This theme – subjugation to the Kingdom – kept coming up over and over. Subjugation means to bring under control or to conquer. So we have to subjugate ourselves, our expectations, other’s expectations, our fears, other’s comments, our need for approval, and our need for control to the Kingdom and to the Lord. Isn’t that difficult? Doesn’t that sometimes make you want to cuss? I think that is why I am drawn to adoptive parents and mature Believers. They have learned to do this. They get the proper order of things. It is God first – His plan, His glory, His agenda, His kingdom. After that comes our needs and desires.

I think that is why the Lord is allowing this wait. The reality of our situation has not changed and it is not realistic for us to begin the adoption journey quite yet. And that is hard to wrap my mind around sometimes. But when I look at it in this context, that I am even having to keep my desire to adopt under control and having to subjugate that to the reality that the Lord has not yet opened the door, it feels like preparation. I want to learn this and want to be faithful – because adoption is all about trusting God. With the timing, with the child, with the funding, with the process. So this wait is even part of the process for us – I’m sure.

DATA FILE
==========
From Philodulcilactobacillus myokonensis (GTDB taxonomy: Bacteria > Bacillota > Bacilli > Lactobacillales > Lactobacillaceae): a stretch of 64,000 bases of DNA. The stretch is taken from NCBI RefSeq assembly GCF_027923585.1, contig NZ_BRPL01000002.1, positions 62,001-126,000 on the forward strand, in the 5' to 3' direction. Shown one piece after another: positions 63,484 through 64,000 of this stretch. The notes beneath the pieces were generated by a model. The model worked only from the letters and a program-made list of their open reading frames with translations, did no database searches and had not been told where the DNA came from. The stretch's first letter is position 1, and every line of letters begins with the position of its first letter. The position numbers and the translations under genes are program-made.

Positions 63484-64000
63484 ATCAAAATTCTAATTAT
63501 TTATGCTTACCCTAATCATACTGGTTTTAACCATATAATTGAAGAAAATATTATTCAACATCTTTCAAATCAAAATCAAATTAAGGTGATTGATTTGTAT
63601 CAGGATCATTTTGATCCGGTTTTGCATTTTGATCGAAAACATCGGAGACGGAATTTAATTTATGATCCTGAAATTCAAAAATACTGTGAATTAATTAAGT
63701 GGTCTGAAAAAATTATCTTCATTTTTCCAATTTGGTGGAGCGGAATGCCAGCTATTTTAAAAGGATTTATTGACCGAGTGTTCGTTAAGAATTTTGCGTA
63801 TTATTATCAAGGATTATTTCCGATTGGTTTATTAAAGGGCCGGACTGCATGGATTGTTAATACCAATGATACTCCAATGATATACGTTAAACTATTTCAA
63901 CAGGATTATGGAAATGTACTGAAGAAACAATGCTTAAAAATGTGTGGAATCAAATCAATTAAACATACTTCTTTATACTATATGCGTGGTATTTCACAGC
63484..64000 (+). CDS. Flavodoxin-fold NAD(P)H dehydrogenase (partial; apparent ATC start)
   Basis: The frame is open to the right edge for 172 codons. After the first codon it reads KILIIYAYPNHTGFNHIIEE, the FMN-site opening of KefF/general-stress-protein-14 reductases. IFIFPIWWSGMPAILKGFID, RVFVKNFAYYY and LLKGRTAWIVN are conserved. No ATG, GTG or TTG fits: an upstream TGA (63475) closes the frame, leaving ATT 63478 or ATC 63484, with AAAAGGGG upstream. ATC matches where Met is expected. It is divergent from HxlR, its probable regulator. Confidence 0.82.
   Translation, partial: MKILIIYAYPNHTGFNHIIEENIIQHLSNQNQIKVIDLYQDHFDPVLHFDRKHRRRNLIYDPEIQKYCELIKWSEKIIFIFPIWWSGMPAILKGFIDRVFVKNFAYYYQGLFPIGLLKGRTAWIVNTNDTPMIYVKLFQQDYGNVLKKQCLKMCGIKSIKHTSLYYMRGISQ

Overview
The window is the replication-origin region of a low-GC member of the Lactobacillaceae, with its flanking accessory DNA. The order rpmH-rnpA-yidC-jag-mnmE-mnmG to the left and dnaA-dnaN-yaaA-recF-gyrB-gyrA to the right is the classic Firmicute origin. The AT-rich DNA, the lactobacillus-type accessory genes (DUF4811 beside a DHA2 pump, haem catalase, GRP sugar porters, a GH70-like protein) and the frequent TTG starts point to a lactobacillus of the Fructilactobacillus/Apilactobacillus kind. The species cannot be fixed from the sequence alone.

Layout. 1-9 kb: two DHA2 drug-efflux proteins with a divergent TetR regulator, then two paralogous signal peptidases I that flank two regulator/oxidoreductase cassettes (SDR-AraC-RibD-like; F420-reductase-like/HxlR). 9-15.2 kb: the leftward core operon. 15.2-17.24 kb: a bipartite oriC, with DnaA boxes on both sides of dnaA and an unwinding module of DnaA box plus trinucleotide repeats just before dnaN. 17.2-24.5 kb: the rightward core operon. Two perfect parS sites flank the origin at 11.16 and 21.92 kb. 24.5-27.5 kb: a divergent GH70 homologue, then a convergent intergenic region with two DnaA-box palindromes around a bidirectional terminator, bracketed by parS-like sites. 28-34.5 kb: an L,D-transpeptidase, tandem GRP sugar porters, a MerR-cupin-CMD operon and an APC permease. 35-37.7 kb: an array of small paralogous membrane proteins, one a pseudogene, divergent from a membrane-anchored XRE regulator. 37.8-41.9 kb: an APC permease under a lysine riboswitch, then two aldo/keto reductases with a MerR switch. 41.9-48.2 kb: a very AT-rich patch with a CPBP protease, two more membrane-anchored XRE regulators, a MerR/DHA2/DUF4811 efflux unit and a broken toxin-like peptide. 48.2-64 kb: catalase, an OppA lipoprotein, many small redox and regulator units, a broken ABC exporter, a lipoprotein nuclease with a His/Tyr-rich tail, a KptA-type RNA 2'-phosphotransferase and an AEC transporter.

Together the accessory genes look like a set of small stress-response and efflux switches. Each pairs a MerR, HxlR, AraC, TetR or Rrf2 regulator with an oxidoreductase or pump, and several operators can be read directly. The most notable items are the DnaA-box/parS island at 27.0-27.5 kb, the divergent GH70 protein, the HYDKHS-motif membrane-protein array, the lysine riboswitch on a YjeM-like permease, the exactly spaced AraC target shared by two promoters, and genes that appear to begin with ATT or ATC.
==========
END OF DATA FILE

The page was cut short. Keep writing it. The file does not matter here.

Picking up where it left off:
So we are grateful. I know many of you are with us, waiting on the Lord in this area. I pray this blesses you and that you also will be encouraged in your calling to care for these children who Jesus loves. The conference took the pressure off of us – it is the Lord who builds our families – and He is faithful. He is good. And He will do what He has promised to do. And after this weekend, we feel more equipped and more committed to begin when the Lord opens a door. And we feel more equipped to parent our sweet girls with grace and the love they deserve. He is simply good.